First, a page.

8 of 9 people found the following review helpful
painful personal journeys and microcosm of the Israeli dilemma,
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This review is from: Lemon Tree (2008) [DVD] (DVD)
This is a wonderful drama that raises a personal issue to the level of telling the story of a nation. On one side, there is a beautiful Palestinian widow, who runs a lemon grove on the border of the occupied territories. She is modest, not at all political, and yet has a quiet determination and natural charisma. On the other side, the newly installed Minister of Defense for Israel moves into a house next to the lemon grove, bringing a security apparatus and personal power to the remote area. Suddenly, the lemon grove is called a security threat and he wants it cut down, in accordance with the secret service officers who are assigned to protect him. What ensues is a legal battle that becomes a political cause celebre.
Many viewers have criticized the film as anti-Israeli, but I disagree with that judgment on a number of levels. First, there are a number of full-blooded characters on the Israeli side, who struggle with what is happening. In particular the Minister's wife: she sees the situation, yet does not know what exactly she might do and struggles with it in spite of her husband's insensitivity. When she talks to a reporter, her actions lead to unforeseen consequences, which highlight many aspects of Israel's political system yet make no definitive statement and offers no unambiguous message. In my view, this is very much like what might happen in real life. Second, the Palestinian characters are also not at all simple: some are good, some not, and many are normal people trying to get through the day. While the woman is certainly a victim, there is nothing maudlin or tendentious about her struggle: it is realistic and she faces terrible odds. There is also a lawyer of good motives but questionable behavior and nosy, conservative neighbors. Third, and most importantly, there is a vital subtext to the story. No matter what you can say about the difficulties and injustices that Palestinians face, Israeli democracy is still functioning: the protagonists can seek legal redress and due process, the press is independent, and there is no outright repression of their actions. Indeed, the Minister is embarrassed that people ask him if he is "afraid of lemons".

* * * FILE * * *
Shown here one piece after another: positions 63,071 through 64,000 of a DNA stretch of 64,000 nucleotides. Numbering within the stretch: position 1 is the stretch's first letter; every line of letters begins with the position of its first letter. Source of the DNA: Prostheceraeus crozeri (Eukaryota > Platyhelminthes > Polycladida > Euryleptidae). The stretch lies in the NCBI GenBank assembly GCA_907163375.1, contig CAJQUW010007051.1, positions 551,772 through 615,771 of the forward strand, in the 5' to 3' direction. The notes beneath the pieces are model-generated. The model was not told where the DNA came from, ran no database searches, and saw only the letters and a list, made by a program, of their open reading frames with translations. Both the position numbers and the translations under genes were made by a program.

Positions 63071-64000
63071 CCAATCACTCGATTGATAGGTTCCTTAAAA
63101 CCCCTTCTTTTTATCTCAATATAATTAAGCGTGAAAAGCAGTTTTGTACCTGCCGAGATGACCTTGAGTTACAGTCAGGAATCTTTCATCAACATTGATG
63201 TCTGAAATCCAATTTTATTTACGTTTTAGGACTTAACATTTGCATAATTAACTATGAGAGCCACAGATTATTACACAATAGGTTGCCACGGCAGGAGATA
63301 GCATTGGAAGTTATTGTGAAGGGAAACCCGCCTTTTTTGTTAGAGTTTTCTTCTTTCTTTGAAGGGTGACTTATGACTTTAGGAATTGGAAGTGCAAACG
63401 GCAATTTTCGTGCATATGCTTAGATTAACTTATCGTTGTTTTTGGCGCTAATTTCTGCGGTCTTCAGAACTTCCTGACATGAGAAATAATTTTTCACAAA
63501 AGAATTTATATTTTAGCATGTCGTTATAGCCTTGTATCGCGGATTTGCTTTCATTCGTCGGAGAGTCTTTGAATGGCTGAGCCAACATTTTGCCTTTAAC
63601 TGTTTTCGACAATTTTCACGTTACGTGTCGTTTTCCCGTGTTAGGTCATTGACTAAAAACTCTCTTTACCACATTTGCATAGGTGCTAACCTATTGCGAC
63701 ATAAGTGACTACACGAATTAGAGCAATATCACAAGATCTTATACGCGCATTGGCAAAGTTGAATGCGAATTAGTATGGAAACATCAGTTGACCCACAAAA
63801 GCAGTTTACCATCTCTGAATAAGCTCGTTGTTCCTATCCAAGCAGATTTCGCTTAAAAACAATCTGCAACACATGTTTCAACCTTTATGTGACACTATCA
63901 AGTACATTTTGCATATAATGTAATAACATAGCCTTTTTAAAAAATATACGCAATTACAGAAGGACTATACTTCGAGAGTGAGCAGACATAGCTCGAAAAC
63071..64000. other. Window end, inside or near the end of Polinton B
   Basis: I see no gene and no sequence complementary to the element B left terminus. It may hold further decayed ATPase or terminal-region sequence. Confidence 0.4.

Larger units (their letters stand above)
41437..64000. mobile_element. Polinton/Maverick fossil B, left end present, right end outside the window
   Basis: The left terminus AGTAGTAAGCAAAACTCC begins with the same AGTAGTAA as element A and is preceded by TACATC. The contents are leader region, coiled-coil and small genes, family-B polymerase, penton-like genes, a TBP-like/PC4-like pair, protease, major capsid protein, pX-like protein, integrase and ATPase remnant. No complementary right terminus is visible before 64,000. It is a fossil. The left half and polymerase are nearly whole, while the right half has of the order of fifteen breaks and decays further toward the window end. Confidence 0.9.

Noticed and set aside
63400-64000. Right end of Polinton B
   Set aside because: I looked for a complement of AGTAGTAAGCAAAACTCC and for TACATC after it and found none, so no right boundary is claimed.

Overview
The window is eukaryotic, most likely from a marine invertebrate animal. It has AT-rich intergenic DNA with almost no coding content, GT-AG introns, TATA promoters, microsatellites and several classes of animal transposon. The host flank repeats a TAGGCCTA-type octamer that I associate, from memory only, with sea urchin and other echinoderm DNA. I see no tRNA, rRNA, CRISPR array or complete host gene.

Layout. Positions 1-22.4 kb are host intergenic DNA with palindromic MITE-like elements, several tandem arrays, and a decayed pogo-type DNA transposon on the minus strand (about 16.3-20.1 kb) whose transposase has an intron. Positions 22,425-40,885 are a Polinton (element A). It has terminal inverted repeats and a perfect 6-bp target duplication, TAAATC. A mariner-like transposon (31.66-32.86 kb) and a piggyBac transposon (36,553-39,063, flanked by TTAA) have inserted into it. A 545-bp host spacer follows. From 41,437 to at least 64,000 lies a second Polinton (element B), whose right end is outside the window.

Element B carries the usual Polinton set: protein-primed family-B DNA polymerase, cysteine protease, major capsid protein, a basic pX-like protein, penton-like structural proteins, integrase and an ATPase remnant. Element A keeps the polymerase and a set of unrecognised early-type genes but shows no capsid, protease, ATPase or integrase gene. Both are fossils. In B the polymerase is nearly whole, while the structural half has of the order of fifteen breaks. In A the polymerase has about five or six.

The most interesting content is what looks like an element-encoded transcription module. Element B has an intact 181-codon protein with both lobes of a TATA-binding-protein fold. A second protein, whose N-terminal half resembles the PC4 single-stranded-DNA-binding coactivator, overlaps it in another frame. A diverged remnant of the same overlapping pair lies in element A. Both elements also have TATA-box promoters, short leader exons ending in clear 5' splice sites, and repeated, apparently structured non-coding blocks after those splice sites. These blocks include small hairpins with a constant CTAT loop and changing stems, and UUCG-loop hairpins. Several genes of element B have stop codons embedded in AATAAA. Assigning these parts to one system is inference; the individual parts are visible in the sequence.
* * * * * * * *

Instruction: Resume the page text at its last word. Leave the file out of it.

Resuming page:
My whole family watched this and we were utterly riveted from the opening scene. It is an excellent vehicle to stimulate discussion. Warmly recommended.